Making baklawa. Other dishes made with these students include kubba bamia, a meat dumpling stew served with okra over basmati rice.
On one occasion, a student walked in and said, “Why are we making this nasty food? They (the Iraqis) blow up our soldiers every day and they knocked down the Twin Towers.” One student corrected her and said, “The Iraqis didn’t destroy the Twin Towers, bin Laden did.” Another said, “It wasn’t bin Laden, it was our government.” In this way, the project provided a space where the opinions, myths and facts that are perpetuated in a country during wartime could be communicated and discussed.
After eight weeks of learning how to cook Iraqi food, the students at Hudson Guild Community Center proposed to teach me something about their own families’ recipes, since they now knew so much about mine. One student, Hyasheem, asked, “Do Iraqis make Southern fried chicken?” I answered that no, to my knowledge there was nothing like it in Iraqi cuisine. “Well, then let’s invent it,” he said.
Hyasheem (pictured) led the way and we cooked the chicken according to his specifications, using a shake-n-bake technique.
Cooking and eating a meal of amba salad, kubba, and debes wa’ rashi with students from Saratoga High School at Villa Montalvo at the Montalvo Arts Center in California. One student, named Connie Sheng, said “One day, it would be nice to know what it feels like to proud of my country.”
Enemy Kitchen barbecue at The National Vietnam Veterans Art Museum on Memorial Day, 2009. Together with members of the Chicago chapters of Iraq Veterans Against The War (IVAW) and Vietnam Veterans Against The War (VVAW), we cooked Iraqi kofta on the grill instead of traditional hot dogs and hamburgers.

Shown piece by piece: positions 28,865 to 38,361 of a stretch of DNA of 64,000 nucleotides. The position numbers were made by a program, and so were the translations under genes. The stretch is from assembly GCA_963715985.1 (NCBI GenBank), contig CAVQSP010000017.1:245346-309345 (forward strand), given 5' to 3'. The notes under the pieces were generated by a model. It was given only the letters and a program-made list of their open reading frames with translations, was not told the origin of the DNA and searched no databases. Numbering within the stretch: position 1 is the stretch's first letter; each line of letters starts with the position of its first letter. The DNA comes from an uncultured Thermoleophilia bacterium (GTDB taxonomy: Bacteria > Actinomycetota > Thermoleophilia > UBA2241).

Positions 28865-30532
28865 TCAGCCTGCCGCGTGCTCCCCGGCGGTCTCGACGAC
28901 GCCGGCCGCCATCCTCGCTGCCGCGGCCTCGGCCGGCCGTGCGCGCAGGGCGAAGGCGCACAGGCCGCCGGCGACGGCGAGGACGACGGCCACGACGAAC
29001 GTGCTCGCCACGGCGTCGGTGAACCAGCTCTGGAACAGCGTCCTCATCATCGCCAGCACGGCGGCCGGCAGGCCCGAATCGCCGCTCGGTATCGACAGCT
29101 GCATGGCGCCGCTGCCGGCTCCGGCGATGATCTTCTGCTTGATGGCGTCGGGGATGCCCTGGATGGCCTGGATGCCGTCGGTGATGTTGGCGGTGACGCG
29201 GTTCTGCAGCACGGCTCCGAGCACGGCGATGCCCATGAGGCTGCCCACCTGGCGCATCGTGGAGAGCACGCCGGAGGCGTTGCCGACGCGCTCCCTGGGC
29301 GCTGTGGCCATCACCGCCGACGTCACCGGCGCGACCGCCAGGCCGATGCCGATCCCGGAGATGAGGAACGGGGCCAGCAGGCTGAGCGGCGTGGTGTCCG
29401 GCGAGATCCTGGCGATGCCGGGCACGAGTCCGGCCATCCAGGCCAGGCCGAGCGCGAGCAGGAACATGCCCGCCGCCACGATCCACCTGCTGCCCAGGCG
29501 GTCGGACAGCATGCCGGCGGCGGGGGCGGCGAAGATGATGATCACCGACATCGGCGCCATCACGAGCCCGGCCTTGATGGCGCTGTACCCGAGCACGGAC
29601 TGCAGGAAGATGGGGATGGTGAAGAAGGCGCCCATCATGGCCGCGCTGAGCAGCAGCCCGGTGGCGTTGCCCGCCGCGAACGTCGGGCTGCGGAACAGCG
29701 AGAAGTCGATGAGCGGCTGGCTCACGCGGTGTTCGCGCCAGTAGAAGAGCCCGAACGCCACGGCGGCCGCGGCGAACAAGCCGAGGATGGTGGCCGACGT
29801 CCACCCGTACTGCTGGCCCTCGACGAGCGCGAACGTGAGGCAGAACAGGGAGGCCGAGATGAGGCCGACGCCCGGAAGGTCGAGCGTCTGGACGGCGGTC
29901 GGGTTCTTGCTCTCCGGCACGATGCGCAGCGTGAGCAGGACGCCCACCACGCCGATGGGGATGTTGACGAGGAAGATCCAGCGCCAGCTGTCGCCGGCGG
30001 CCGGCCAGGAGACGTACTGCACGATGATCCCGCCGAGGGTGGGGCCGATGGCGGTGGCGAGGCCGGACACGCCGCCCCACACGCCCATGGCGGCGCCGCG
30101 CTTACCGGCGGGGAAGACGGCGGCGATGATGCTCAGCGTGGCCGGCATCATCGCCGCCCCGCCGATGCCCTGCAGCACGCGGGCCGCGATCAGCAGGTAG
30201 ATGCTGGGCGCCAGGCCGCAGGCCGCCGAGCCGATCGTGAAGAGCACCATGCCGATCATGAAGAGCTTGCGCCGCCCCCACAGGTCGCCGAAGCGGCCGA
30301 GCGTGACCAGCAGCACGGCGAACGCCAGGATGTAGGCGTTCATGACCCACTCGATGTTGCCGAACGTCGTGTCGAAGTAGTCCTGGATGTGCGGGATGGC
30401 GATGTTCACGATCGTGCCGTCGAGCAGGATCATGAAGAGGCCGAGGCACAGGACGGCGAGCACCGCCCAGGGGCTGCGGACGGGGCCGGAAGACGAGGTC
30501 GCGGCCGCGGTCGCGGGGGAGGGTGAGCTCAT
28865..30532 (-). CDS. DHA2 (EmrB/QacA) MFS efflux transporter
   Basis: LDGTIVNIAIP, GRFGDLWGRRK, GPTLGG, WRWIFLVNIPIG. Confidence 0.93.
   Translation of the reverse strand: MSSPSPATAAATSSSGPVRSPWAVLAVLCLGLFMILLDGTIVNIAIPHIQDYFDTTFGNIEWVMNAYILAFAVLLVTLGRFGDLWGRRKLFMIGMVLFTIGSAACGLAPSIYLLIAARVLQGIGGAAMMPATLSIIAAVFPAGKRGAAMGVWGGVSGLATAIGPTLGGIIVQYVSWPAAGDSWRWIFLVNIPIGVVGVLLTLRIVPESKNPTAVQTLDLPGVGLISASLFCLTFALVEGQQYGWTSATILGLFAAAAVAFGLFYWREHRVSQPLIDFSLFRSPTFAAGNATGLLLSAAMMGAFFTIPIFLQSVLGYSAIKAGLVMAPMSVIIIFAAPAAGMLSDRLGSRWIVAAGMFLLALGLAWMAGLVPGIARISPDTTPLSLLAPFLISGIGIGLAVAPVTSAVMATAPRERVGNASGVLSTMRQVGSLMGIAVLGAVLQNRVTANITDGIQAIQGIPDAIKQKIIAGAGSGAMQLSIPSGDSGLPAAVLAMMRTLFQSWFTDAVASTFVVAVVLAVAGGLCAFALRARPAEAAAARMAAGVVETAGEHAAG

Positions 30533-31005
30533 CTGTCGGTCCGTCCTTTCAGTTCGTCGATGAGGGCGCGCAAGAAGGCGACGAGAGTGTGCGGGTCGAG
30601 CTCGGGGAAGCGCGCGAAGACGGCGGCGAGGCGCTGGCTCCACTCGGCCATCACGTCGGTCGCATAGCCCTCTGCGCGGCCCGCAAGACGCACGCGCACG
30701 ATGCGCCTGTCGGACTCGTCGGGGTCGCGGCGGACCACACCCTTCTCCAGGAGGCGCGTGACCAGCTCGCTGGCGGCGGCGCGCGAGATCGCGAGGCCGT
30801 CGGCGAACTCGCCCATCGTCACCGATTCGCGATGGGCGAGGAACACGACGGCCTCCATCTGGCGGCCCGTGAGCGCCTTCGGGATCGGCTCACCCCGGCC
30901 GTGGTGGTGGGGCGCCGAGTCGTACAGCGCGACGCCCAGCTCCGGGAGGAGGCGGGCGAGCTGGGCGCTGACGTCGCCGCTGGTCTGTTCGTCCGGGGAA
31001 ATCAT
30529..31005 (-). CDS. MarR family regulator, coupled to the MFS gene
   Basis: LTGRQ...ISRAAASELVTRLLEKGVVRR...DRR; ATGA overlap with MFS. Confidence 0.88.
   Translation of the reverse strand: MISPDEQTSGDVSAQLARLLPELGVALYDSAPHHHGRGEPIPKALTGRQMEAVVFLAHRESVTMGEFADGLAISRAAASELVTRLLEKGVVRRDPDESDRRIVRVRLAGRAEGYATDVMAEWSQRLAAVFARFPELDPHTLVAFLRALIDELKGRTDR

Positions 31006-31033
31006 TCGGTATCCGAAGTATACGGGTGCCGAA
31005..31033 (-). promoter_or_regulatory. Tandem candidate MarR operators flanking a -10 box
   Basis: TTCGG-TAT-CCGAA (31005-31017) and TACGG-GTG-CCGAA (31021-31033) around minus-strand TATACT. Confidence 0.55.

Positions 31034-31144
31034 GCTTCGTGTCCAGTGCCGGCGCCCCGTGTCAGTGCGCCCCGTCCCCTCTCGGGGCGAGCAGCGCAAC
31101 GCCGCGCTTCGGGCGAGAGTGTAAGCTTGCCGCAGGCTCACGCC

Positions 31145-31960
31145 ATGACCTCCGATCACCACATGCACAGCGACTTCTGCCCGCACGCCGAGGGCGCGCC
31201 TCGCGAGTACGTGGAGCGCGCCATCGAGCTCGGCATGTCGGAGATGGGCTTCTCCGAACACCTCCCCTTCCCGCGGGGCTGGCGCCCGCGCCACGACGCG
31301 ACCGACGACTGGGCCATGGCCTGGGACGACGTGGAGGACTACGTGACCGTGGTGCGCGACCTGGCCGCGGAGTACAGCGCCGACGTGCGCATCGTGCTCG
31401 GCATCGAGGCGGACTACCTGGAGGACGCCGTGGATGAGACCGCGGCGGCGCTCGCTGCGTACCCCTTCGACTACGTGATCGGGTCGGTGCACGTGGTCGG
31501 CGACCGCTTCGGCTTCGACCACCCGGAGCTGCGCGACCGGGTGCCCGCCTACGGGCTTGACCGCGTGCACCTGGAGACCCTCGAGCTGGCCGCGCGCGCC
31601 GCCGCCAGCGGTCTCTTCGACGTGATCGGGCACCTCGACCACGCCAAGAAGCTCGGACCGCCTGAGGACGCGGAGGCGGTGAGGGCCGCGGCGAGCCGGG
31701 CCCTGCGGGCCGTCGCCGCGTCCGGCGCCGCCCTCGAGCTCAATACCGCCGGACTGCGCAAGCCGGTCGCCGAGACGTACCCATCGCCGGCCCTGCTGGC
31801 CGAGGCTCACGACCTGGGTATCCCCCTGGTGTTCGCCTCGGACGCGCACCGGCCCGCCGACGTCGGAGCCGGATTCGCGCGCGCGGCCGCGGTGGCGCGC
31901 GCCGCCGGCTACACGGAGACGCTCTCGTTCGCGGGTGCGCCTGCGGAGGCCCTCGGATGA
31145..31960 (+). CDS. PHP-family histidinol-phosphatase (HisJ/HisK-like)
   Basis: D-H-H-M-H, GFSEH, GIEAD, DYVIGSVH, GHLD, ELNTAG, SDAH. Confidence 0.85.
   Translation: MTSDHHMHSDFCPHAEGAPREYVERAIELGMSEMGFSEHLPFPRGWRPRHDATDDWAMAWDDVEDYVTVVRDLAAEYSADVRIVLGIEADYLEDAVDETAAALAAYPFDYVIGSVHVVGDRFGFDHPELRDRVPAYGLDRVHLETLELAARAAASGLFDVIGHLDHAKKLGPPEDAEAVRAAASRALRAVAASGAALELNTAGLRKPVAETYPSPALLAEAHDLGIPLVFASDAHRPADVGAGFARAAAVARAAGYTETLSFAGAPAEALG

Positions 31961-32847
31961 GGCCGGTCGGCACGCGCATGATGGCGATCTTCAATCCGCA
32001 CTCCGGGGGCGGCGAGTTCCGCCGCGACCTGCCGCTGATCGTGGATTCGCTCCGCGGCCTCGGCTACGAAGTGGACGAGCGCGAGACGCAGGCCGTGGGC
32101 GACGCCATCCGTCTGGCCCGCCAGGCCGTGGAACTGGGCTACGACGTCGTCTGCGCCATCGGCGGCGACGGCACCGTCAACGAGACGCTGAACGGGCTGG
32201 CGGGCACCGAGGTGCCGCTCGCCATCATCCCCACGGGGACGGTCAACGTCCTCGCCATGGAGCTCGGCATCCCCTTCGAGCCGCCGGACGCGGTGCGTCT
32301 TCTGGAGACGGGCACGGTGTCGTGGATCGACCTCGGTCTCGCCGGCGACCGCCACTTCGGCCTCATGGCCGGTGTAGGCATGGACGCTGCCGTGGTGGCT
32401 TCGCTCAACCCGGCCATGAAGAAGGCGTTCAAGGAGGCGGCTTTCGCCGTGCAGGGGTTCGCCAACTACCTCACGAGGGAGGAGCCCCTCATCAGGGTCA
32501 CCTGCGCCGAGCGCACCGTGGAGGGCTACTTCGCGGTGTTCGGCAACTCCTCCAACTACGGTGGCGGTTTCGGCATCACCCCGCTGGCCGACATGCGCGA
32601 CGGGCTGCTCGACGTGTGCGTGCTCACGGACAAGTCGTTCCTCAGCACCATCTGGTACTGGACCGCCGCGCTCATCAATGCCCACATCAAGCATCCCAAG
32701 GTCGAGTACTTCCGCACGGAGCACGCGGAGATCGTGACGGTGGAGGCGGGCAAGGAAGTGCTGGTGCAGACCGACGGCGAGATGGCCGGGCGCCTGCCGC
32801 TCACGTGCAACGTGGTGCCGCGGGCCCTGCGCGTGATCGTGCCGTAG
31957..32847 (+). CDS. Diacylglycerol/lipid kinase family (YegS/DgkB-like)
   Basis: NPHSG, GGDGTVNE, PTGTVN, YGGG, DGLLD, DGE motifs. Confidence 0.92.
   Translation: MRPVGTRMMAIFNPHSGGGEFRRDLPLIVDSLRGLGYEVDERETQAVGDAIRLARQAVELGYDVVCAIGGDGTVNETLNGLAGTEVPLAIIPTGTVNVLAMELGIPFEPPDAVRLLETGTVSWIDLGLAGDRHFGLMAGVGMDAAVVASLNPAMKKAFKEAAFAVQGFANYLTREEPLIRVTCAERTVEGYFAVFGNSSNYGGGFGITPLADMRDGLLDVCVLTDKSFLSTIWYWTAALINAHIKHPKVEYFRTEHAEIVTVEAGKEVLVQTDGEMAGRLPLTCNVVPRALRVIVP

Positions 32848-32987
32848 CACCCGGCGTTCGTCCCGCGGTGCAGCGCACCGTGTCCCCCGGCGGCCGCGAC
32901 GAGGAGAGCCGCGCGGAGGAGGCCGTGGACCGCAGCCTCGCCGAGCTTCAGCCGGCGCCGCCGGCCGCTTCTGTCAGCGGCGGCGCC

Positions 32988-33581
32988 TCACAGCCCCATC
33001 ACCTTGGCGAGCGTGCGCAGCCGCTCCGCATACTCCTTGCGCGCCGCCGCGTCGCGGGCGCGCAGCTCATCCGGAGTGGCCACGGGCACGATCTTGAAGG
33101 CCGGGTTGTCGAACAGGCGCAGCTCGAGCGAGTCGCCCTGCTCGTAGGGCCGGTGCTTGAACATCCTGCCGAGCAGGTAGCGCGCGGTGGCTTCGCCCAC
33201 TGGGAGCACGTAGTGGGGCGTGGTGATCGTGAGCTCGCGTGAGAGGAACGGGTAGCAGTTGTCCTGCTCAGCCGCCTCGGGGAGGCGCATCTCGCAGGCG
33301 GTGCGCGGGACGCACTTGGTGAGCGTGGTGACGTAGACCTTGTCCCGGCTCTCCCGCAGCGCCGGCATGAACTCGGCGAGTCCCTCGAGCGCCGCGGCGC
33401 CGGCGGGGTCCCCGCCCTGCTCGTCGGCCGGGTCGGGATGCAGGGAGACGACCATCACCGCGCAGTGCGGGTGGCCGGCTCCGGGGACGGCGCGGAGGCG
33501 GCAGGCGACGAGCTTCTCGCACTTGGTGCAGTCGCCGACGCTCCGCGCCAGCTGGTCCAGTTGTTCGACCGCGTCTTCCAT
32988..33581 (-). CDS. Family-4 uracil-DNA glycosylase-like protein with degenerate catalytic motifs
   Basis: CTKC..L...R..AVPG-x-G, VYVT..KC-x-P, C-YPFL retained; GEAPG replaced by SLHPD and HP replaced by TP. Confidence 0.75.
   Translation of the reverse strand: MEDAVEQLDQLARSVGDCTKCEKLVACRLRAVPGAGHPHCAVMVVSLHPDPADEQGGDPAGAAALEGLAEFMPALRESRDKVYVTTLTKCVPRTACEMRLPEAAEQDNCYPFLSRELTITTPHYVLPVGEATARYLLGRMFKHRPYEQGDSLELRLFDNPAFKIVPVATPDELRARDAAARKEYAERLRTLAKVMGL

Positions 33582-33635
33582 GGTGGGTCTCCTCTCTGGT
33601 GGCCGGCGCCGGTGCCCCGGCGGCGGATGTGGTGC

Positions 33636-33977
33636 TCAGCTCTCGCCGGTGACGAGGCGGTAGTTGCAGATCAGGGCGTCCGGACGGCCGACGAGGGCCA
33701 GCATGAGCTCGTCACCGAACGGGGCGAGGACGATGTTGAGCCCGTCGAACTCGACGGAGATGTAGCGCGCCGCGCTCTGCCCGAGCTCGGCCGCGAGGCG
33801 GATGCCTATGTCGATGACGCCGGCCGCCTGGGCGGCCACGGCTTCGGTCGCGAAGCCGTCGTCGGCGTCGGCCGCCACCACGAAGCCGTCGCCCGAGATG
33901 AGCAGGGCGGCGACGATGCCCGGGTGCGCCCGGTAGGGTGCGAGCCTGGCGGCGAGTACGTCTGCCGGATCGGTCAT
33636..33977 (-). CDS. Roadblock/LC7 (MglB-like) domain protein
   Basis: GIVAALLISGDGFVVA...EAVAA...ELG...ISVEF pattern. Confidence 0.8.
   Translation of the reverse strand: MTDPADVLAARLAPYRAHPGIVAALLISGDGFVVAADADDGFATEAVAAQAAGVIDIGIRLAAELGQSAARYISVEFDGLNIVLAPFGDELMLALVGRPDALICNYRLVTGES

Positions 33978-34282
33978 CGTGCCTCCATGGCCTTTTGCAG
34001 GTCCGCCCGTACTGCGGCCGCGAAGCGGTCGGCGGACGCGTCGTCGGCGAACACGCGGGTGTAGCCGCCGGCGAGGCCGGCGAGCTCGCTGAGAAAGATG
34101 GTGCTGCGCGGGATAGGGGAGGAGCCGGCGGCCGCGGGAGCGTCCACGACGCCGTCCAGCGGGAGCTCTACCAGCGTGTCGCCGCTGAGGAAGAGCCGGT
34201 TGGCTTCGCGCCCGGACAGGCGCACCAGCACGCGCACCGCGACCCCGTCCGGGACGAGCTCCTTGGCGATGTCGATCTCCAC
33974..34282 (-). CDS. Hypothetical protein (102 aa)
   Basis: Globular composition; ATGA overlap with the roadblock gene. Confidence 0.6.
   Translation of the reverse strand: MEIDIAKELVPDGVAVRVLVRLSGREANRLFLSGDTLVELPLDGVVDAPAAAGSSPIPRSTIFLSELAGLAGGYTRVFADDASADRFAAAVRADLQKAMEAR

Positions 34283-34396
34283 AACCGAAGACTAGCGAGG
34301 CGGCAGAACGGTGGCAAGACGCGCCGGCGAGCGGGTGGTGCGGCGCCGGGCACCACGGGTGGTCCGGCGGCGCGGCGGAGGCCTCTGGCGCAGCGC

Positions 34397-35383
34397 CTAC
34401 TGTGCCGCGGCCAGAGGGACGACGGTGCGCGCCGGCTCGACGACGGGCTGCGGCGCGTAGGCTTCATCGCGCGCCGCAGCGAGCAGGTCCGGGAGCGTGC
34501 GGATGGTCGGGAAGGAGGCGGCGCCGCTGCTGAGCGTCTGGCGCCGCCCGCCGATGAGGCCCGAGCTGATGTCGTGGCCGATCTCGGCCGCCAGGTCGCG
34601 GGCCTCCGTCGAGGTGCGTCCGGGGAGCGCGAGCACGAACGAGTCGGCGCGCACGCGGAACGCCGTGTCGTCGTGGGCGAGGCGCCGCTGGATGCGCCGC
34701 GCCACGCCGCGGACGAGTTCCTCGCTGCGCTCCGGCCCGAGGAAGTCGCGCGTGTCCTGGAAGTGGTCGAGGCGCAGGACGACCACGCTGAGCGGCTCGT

Enemy Kitchen staff, comprised of Iraqi refugees and American veterans of the Iraq War, outside of Milo’s Pita Place, an Iraqi restaurant in Chicago's Rogers Park neighborhood that operates the truck. Most Iraqi restaurants in the city call themselves Middle Eastern or Mediterranean to protect themselves from jingoistic attacks. Enemy Kitchen is the city's first Iraqi restaurant to publicly declare itself as such.
Detail of paper plate replicas of Saddam Hussein's dishes on which food is served from the Enemy Kitchen food truck.
Enemy Kitchen is now a fully functional food truck on the streets of Chicago that features Iraqi refugee cooks and US veterans of the Iraq War serving as sous chefs. In this way, the power dynamic in Iraq is inverted, as Americans now take orders from the Iraqis. The truck features the Chicago flag, rendered in Iraqi colors and serves food on paper replicas of the plates looted from Saddam Hussein's palaces in 2003. (add to new image - slide 93)
The truck has made visible and audible the people on both sides of the war, as dialogue accompanies the serving and consumption of food, and the truck creates a critical social space.